Wirtanen (46P) will be approaching the sun. And it may be bright enough that we’ll be able to see it without a telescope or binoculars. So make sure you’ve got lots of layers on, grab a thermos of hot cocoa, and head out to watch the sky.
Comets are dirty snowballs. Only much, much bigger! They are left over from when the stars and planet were formed billions of years ago. Comets begin their existence as huge chunks of rock and ice floating around in the Oort Cloud. That’s a cloud of icy bodies located about 186 billion miles from the sun, way past Pluto and its Kuiper Belt buddies.
The thing about comets is - you don’t see them until they’re close. When a comet comes near the Sun, the heat warms it up and causes the ice to sublimate. That’s a nifty word that describes what happens when ice turns into steam without becoming water first. Ice boiling off as steam releases dust and gas, too. All of this creates a thin atmosphere around the snowball nucleus as well as a tail. The tail can stretch millions of miles! Then the comet goes around the Sun and heads back into space. After a while we lose sight of it.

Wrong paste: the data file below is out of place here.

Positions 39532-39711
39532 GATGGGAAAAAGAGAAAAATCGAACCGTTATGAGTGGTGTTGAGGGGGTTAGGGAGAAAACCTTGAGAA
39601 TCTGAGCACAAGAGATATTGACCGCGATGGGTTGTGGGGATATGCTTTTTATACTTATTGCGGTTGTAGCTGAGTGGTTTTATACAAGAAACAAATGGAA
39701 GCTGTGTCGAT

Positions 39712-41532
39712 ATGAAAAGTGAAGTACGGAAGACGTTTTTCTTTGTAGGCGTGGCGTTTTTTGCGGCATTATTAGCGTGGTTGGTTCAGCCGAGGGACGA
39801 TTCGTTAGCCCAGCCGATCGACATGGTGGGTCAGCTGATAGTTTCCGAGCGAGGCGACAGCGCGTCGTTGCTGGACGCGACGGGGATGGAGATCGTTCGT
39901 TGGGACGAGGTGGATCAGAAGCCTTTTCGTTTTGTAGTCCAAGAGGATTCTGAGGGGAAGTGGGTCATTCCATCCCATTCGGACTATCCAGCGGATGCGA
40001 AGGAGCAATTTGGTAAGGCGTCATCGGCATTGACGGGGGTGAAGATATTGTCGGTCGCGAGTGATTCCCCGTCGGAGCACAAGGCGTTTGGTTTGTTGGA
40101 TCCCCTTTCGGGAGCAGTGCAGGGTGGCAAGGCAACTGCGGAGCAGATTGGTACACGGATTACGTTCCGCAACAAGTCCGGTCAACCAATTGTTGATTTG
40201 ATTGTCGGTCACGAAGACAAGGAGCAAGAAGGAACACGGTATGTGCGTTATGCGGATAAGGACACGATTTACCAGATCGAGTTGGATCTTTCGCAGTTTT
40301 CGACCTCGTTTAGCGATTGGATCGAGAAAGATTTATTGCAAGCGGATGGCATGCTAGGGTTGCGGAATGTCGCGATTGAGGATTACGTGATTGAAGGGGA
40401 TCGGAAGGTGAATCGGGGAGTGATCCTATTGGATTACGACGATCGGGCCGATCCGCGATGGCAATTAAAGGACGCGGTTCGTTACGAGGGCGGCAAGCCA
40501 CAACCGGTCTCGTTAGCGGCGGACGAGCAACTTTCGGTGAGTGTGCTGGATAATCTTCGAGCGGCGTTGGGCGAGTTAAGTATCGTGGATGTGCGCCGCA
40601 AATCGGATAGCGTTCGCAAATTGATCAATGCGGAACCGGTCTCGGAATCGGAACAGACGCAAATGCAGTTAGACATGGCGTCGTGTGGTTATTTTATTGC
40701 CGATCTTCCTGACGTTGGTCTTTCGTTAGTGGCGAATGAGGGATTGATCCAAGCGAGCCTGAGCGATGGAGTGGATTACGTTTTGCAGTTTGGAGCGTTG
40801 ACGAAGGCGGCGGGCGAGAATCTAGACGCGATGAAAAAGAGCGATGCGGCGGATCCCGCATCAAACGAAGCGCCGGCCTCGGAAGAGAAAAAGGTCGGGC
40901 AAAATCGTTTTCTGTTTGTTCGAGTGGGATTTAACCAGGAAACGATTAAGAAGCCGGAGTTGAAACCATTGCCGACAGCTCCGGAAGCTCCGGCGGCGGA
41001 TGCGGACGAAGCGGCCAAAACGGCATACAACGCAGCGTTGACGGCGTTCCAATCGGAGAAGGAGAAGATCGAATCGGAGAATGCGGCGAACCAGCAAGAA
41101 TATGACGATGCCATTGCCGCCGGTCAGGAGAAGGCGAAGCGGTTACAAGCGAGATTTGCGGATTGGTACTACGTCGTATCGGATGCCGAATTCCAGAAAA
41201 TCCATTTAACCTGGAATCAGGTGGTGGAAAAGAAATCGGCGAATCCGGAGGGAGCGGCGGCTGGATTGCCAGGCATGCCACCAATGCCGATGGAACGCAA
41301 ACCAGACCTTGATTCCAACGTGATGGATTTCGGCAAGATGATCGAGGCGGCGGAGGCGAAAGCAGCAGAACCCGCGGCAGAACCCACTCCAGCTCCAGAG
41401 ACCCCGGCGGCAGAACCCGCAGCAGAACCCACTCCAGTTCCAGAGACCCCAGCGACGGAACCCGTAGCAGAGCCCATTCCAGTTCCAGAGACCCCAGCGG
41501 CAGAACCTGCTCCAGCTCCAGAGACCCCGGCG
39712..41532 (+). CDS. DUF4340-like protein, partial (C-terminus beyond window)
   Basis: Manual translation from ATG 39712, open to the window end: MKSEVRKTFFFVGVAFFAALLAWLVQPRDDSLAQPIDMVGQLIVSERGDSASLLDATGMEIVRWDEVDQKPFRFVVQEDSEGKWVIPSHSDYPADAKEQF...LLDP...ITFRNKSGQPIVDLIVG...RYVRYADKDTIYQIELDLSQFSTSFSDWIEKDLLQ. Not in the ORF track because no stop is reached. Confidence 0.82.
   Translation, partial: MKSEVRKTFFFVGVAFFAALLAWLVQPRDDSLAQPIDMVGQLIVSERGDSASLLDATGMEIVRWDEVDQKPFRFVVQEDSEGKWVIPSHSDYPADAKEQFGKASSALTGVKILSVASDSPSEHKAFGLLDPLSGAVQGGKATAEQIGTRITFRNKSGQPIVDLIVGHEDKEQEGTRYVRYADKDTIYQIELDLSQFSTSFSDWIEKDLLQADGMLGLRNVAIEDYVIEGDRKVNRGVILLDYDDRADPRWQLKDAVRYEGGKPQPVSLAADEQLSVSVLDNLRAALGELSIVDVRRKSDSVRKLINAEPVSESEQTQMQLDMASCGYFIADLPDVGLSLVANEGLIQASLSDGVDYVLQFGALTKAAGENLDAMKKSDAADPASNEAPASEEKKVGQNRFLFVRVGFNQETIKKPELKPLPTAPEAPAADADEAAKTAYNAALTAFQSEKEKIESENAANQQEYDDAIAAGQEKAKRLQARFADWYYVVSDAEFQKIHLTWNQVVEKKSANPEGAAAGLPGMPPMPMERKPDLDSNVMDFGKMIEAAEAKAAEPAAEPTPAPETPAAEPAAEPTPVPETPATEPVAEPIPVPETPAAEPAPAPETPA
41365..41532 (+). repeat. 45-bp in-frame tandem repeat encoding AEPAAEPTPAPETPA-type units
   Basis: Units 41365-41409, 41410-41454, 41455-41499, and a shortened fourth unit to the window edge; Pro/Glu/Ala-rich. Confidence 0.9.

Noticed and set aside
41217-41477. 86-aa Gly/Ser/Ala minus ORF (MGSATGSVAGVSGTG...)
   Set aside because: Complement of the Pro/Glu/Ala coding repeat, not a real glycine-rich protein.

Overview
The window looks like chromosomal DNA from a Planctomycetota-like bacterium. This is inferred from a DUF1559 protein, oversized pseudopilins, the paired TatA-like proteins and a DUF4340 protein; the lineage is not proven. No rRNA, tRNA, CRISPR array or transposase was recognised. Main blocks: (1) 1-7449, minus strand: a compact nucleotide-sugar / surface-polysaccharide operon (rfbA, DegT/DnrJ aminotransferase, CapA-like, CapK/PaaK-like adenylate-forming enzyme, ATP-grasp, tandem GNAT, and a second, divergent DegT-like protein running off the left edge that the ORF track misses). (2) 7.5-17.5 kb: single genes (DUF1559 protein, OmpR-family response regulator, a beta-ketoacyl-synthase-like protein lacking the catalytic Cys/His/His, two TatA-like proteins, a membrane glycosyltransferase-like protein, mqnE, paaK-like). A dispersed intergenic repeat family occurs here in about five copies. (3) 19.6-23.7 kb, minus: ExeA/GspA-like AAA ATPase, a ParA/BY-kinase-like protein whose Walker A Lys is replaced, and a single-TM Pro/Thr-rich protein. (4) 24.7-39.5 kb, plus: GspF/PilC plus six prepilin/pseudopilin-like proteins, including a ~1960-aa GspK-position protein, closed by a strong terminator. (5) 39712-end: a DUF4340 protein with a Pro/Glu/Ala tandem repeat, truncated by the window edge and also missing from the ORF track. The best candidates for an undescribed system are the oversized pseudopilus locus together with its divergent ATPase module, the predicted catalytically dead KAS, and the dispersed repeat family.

The last time 46P/Wirtanen flew by was in April of 2013. This year the comet will approach the sun on December 12 and fly closest to the Earth a few days later, on December 16. According to astronomers, this fly-by will be close, by comet standards - around 7.1 million miles away. That’s about 30 times as far as the moon’s distance from Earth.
Find out more! Check out this video and read more here.